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Lure color, jig head weight are important

December 29, 2017
By Capt. GEORGE TUNISON , Cape Coral Daily Breeze

Lure color choices are often a hotly debated topic among anglers. Everyone has their favorite that's served them well in the past. Retail sales show that the standard two-color lure, a white body with a red head, is still the number one best-selling lure color in the USA.

Some believe the color is less important than action and if the fish are in an aggressive eating mood I would tend to agree. Unfortu-nately for most anglers, fish are not always eating and chasing bait on your work or personal schedule and are often found in a neutral mood due to tidal or weather conditions or have recently eaten and are simply full.

At times like these the angler needs every trick in his arsenal to put fish on the hook.

Another scenario would be when fish are keying on one particular food source. In this case, matching color and size puts the odds in your favor.

A good example of this tunnel vision is huge tarpon gorging on clouds of tiny glass minnows, shunning all other baits. In that case a very small, clear/silver fly would probably be the optimum choice.

On trout (lure) charters, I always start by having the anglers throw different colored jigs to see if color makes a difference. On two of three trips this week color made a huge difference with the fish only interested in gold and nothing else.

These were big schools of trout and obviously hungry and competitive as every time a gold lure was presented, it was inhaled or at least hit hard. Silver, brown, green - no interest at all or only a halfhearted peck at the moving bait.

On the third trip color made little difference.

My soft plastic jig box contains 8 differently colored baits for changing water conditions. If forced to pick the two top producers, it would be gold and silver with snook wanting silver and redfish and trout preferring gold.

When faced with brown tannin stained water, I automatically choose gold. In clearer water near the Gulf, silver is a better choice. Muddy waters? Chartreuse with gold flecks has served me well.

Some anglers prefer to match the jig head color to the body color with others using the two tone approach as in the previously mentioned red and white lure.

Anglers that like to match the jig head color with the body color believe it presents a more natural appearance. The other side believes the two-color approach makes the lure more visible drawing more strikes.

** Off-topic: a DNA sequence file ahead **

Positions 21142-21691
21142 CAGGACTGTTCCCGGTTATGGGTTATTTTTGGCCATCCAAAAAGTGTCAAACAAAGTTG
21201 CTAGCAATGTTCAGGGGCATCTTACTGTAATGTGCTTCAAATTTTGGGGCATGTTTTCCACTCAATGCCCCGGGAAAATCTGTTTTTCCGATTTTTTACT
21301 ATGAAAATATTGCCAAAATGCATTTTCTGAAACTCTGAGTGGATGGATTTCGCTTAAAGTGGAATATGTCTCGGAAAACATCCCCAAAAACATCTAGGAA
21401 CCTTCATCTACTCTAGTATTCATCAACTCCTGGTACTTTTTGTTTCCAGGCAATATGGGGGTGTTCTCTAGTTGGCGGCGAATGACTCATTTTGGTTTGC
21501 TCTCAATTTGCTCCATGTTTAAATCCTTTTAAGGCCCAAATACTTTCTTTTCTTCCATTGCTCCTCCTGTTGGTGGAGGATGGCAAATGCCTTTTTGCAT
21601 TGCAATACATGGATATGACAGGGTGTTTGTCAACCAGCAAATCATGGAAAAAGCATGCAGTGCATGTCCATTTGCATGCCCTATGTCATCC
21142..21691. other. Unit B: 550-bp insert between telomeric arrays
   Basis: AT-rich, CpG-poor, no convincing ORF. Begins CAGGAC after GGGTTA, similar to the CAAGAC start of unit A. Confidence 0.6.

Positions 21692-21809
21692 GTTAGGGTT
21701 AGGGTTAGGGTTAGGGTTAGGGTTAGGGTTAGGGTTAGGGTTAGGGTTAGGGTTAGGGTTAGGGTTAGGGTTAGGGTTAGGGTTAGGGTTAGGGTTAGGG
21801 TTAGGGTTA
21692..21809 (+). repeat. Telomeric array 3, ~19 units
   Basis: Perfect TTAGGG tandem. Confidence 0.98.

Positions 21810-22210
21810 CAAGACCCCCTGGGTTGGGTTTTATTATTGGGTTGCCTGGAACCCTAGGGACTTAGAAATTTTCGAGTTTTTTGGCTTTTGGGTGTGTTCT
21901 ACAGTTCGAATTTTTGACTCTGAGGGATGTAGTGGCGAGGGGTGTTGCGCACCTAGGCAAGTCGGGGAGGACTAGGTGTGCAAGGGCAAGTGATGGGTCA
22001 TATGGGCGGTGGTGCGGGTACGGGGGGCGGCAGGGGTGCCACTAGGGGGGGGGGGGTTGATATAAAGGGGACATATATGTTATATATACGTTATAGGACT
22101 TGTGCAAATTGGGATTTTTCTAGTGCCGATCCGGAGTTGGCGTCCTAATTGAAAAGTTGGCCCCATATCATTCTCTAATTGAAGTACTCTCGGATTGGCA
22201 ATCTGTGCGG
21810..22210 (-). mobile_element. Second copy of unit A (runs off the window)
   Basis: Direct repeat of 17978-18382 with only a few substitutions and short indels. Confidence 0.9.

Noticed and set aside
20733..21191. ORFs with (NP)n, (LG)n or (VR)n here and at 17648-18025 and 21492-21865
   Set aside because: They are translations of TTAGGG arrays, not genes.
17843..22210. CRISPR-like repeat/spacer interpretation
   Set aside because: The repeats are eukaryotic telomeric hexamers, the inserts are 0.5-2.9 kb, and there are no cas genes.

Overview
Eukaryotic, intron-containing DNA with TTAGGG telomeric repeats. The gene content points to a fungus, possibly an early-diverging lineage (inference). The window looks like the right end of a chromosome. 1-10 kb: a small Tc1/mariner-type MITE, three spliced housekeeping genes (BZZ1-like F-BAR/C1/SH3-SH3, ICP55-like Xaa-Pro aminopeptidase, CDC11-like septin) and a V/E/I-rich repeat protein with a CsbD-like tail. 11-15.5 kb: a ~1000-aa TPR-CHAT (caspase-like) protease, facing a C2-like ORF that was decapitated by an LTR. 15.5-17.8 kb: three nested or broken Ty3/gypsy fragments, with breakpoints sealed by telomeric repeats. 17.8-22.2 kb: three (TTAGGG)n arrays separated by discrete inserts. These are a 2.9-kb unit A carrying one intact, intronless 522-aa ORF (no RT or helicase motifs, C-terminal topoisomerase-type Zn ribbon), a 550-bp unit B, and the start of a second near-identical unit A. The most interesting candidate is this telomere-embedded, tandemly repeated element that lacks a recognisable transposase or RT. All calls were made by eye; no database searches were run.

Jig head weight is important, too. Use enough jig weight to get the lure moving along the bottom and heavy enough that you can get a good feel for what the lure is doing and touching. Too much weight and the jig constantly hangs in the grass.

A jig head that's too light often won't bring out the tail action on most soft plastic minnow baits.

With cold water, I like keeping the bait near bottom. At other times using a lighter jig head allows you to target fish suspended higher in the water column.

After making color and weight choices, always attach your jig to your leader with a loop knot. Make sure that when you finish the loop knot and trim it, the tag end should always face rearward. A knot with the tag end facing forward is a grass catcher.

When cold weather finally sets in here in Southwest Florida (visitors from Minnesota are laughing) and schools of trout move to river channels and deep basins and suspend, often a cast and retrieved lure is just too fast. Put a tiny curly tail Mr. Twister on a long leader with a float (better, a slip bobber rig), toss it out and let it sit. The wind and wave action on the float will give the jig below life without the fish having to chase.

Capt. George Tunison is a Cape Coral resident fishing guide. Contact him at 239-440-1621 or captgeoget3 @aol.com.

 
 
 

 

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